Depending on where you are at with your IBD (recently diagnosed to having lived with it for 20+ years) you may have varying levels of connection to your IBD story.
Sometimes this connection can be helpful if your story is about overcoming challenges or finding a newfound appreciation for life or how your IBD helped bring you and loved ones closer.
However, if your story is focused on the pain, the frustration, the feeling of loss because of IBD then this habit might be important for you.
Consider how attached you are to your story of living with your IBD.
- Do you have a response practically memorized when anyone asks you about your IBD?
- Are you more connected to your story of what life was like in the past before IBD?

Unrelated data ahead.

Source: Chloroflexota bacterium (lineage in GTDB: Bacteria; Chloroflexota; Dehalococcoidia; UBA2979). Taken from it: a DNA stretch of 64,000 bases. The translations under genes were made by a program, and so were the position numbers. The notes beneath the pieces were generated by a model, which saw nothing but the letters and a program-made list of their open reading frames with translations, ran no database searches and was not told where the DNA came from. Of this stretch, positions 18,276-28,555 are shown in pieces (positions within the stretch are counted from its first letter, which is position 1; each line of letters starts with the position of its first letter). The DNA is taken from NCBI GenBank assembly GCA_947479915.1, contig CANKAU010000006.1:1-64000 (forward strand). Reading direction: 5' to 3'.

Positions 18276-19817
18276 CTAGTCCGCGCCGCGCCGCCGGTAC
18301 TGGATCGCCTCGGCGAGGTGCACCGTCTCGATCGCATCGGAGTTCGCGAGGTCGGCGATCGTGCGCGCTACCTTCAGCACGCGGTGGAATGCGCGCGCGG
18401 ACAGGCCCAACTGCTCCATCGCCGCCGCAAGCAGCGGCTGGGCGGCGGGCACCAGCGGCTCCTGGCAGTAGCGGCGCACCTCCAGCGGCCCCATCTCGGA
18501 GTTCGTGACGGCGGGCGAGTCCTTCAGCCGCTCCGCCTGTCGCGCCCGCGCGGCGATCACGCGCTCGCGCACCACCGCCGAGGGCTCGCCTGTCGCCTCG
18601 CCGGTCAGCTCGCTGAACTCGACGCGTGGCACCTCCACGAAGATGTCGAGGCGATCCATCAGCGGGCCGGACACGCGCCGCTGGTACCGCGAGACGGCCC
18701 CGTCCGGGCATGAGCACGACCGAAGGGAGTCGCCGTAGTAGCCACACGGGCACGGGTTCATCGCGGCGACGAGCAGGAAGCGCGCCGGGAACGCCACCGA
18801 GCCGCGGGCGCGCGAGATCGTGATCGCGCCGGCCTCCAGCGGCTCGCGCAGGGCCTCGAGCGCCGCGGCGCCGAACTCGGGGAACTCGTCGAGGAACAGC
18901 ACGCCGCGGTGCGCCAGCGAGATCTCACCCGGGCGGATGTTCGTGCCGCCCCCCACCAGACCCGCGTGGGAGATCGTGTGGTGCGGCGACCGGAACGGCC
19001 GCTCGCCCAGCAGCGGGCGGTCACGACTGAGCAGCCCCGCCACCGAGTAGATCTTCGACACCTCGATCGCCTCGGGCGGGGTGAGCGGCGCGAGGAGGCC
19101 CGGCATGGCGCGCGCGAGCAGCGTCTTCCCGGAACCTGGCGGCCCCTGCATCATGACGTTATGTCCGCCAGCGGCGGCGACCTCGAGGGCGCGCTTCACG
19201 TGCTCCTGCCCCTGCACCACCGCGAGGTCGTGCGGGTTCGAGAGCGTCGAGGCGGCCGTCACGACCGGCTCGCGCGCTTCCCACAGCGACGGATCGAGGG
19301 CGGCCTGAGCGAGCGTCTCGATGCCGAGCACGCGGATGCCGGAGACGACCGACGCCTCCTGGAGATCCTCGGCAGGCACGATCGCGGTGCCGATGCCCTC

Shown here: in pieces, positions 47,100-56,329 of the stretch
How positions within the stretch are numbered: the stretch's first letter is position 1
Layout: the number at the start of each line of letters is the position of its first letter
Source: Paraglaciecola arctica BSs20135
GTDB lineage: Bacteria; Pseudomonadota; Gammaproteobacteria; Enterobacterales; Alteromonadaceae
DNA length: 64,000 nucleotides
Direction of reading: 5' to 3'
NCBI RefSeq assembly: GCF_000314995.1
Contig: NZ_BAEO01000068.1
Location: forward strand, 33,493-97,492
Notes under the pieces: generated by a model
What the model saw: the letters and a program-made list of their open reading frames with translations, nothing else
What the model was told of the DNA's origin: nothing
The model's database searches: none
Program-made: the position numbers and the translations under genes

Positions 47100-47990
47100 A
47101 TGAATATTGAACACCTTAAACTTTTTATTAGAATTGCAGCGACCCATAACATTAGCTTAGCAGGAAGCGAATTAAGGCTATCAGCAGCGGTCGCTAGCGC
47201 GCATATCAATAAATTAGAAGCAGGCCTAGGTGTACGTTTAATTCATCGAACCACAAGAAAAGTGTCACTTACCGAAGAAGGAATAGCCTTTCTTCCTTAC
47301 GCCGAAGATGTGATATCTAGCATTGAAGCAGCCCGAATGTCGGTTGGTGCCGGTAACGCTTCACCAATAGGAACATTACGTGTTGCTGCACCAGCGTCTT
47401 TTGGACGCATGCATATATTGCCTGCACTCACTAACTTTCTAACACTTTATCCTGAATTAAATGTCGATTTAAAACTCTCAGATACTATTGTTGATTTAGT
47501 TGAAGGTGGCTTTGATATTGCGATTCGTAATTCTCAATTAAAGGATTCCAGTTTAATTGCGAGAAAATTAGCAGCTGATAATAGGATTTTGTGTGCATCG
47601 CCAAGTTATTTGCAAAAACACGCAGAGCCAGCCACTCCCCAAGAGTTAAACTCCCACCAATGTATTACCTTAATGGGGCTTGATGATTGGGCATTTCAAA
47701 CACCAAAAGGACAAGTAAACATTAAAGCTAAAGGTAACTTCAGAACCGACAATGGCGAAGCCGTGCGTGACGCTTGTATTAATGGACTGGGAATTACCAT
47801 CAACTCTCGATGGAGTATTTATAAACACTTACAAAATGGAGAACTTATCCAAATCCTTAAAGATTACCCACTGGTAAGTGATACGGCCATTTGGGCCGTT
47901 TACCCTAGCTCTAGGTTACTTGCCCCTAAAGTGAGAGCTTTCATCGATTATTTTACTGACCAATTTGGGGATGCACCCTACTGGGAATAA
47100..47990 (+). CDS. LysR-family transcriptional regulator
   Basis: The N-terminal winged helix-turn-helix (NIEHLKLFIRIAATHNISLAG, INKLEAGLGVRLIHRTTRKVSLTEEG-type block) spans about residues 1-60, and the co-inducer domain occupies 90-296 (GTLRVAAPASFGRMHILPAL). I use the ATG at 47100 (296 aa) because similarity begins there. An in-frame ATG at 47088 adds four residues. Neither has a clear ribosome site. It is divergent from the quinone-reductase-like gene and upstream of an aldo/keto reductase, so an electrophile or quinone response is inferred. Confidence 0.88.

- Are you tied to what that initial diagnosis period felt like, practically living in that pained stated perpetually, even when you are not experiencing a flare?
Personally, I noticed that my story included a lot of fear and worry about what might happen if I had another flare? While I went years before my only flare I basically spent every day preparing for and worrying about it happening. It was as if a flare was happening in my mind – even if my gut felt fine.
While I’m aware of the possibility of another flare, I’ve improved my story. I created a new story – that has me living better – and not worrying as much about a flare happening.
This may take practice but I simply ask you to consider what story you are telling yourself. If we have to tell ourselves a story about IBD set one up where you are the lead character, the star, the hero of your own story, and victorious with your IBD.
Get creative with re-writing your IBD story. See what your new story looks like with you as the lead role, victorious with your IBD.